As extreme drought levels prompt authorities across B.C. to ban lawn watering, several municipalities across Metro Vancouver have moved to take a different tack: reward the best brown lawn.
The cities of Chilliwack, Abbotsford and Mission are calling it the “Ugliest Lawn Contest.” In Port Coquitlam, it’s been dubbed “Golden Streets.” The idea, municipal staff say, is to flip the narrative — instead of threatening scofflaws with fines for breaching watering regulations, the competitions are meant to spur a culture that embraces a sprinkler-less summer.
“Why not have some fun with everyone's lawns having to go brown or gold?” said Port Coquitlam Mayor Brad West.
“It’s kind of a creative way to encourage people.”
Each of the communities is offering residents prizes for the ugliest or most golden lawn. In Chilliwack, the city is giving out three Visa gift cards of up to $150 for the best photo of a dry lawn. In Mission and Abbotsford, the best dormant lawns will be awarded points for using grass alternatives, such as perennials or stone landscaping that requires little to no watering.
In Port Coquitlam, prizes for the best “maintained, but not watered” lawn include a $150 credit to host a block party and three gift cards to local businesses.
“There’s nothing wrong with a brown lawn,” said Karin England, a landscape architect with Metro Vancouver Regional Parks. “Think of the prairies, the golden swaying grasses. It’s natural. It’s saving its energy and resources.”
A guide to planting better
England said lawns were invented in the 17th century by the upper class in Britain.
Today, with a changing climate and housing crisis, filling up a backyard with grass makes increasingly less sense.
“Only really rich people had them. It took so much maintenance that it was a way to show your power and wealth,” she said.
Besides avoiding lawn watering in the hot and dry summer months, England said the regional body is doing what it can to help people transition permanently away from grass lawns.
England suggests using Metro Vancouver’s Grow Green Guide to plan out a more sustainable backyard. The guide helps people across the region design an outdoor space and plan what to plant based on local climate conditions.
Some examples include using native plants or rock gardens to create low-maintenance outdoor spaces. Grass replacements such as creeping thyme require very little water and are excellent for pollinators. England said they grow less than an inch tall, are evergreen and require no mowing, no fertilizing, no aerating and no patching.
“So prettier, less work, better for the environment,” England said.
A cultural shift
Even without a municipal competition, many people across B.C. appear to be more amenable to letting their lawns go brown.
When Deborah Curran moved into her home 10 years ago, she said only a handful of neighbours let their lawns dry out in the summer. Today, of the 80 odd homes in her District of Saanich neighbourhood, that ratio has flipped.
“There are now only three or four where they actually water through the summer,” she said. “So it's completely brown lawns, except for a few.”
Curran, who is the executive director of the Environmental Law Centre at the University of Victoria, attributes that cultural shift to the Capital Regional District’s water restrictions and education promoting people to take the “brown lawn approach.” But Curran said there’s still a long way to go.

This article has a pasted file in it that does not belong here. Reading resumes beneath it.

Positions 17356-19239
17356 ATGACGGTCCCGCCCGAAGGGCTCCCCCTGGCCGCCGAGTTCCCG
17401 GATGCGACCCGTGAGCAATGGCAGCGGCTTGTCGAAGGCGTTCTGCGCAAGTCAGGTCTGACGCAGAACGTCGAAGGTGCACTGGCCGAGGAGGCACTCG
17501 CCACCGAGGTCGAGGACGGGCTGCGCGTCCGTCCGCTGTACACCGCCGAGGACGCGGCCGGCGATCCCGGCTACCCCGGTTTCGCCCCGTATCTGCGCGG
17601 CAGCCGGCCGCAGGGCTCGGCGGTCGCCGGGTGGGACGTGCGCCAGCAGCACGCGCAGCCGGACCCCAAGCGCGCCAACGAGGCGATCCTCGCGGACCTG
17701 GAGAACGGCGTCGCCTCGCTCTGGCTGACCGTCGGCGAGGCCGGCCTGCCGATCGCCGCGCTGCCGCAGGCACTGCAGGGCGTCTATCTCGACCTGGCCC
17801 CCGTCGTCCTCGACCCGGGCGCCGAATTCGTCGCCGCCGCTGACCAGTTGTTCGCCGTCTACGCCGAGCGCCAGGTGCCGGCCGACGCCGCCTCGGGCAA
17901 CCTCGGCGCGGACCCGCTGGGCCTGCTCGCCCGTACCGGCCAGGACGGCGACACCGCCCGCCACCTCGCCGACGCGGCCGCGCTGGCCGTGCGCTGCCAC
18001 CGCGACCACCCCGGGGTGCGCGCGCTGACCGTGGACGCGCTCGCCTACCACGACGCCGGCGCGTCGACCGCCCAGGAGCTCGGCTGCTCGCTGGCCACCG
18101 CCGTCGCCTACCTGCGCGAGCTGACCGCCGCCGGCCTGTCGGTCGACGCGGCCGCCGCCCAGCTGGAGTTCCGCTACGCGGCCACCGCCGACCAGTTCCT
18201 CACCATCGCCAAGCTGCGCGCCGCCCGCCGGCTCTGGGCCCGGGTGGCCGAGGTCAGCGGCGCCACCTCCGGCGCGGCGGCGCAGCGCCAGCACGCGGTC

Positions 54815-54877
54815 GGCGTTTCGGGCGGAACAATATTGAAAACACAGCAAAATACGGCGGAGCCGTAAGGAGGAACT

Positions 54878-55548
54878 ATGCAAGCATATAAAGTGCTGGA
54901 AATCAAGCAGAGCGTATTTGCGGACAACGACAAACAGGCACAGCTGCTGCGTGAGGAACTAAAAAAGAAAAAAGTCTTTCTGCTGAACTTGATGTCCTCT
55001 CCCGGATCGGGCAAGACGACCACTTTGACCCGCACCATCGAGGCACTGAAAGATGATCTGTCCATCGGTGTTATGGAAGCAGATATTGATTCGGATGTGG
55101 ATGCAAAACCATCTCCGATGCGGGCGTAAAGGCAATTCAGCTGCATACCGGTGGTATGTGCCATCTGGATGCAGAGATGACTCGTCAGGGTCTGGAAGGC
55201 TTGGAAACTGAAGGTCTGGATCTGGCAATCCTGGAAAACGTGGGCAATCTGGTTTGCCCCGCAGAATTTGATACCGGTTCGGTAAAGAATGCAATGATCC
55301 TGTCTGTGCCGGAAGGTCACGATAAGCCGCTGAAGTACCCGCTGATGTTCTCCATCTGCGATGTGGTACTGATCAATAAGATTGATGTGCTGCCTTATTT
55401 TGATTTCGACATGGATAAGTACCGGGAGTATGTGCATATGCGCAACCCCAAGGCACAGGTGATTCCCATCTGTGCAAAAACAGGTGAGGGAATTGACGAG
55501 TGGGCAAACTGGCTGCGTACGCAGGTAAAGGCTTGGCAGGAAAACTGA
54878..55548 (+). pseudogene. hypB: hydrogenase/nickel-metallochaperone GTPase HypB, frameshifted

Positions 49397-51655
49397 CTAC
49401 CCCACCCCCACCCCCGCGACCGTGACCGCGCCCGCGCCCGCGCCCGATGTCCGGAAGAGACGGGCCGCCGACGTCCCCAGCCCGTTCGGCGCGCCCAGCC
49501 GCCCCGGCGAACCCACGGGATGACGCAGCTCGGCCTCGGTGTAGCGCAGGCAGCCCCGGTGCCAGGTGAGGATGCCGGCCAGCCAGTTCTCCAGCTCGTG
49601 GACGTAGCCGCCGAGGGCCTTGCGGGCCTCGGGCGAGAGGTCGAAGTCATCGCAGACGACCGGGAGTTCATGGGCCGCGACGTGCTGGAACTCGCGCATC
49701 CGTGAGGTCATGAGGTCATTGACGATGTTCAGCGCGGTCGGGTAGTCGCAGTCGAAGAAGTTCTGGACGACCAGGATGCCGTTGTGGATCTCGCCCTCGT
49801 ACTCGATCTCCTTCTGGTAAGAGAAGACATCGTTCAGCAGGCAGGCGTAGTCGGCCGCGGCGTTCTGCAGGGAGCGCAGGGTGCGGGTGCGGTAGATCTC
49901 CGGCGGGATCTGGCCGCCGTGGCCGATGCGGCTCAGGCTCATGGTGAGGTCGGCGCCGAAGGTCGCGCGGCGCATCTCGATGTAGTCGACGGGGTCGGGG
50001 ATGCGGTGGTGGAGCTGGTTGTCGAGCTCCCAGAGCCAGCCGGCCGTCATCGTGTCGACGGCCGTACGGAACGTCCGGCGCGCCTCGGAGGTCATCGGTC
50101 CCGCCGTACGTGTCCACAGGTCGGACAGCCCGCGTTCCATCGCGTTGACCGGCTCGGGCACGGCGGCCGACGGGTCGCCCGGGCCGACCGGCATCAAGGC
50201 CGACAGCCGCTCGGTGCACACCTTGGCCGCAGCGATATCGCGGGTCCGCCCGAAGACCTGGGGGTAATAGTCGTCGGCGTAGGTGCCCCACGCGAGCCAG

“The reality is that 50 per cent of our water use in the summer is outdoors,” she said. “A lot of it is attributed to lawn watering and flowers.”
Getting away from a culture of lawn watering would free up a huge amount of water that could be used to fill rivers for fish during drought periods, or be redirected to whatever other priorities a town or city has, she said.
Brown lawn competitions need to grow alongside metering, says expert
Curran said that offering “brown lawn awards” is a very good first step. But it needs to happen alongside an amendment of water rates to charge more for how much water people consume. Much of the province has water meters in place and so is set up to do that. But in Metro Vancouver, that infrastructure is absent and would require a significant investment.
The benefits, said Curran, are invaluable. First, it would allow cities to charge a block-rate system where everyone would receive a base rate for the water they require to bathe, do laundry, eat and drink. More expensive tiers would be charged to households that go above and beyond that base rate — to water lawns, wash a car or fill a swimming pool, for example.
Curran said the system, which she said would pay itself off within a few years, has been shown effective at conserving water in other jurisdictions.
“The brown lawn competitions is a great start, but we're going have to take a much more concerted action in the next five years to shift the way that we use water,” she said, pointing to meeting basic potable water needs across B.C.
“It’s going to have to happen pretty quickly.”
If it doesn’t, some drastic actions now being taken in drier parts of North America could make their way north. Consider California, where residents have been offered rebates to replace lawns with drought-resistance foliage since 2009. The Grass-for-Cash program, as it’s known in Los Angeles county, offers $1 per foot up to a maximum of $5,000.
But for Port Coquitlam’s mayor, persuading residents to let their lawns go golden is still about making a good personal choice before collective water levels hit dangerous levels.
“We're in this place where we're all being asked to do this and people's lawns are going brown,” West said. “How can we have some fun that provides encouragement to folks, and, you know, maybe takes advantage of people's competitive nature.
“We are the hometown of Terry Fox, after all.”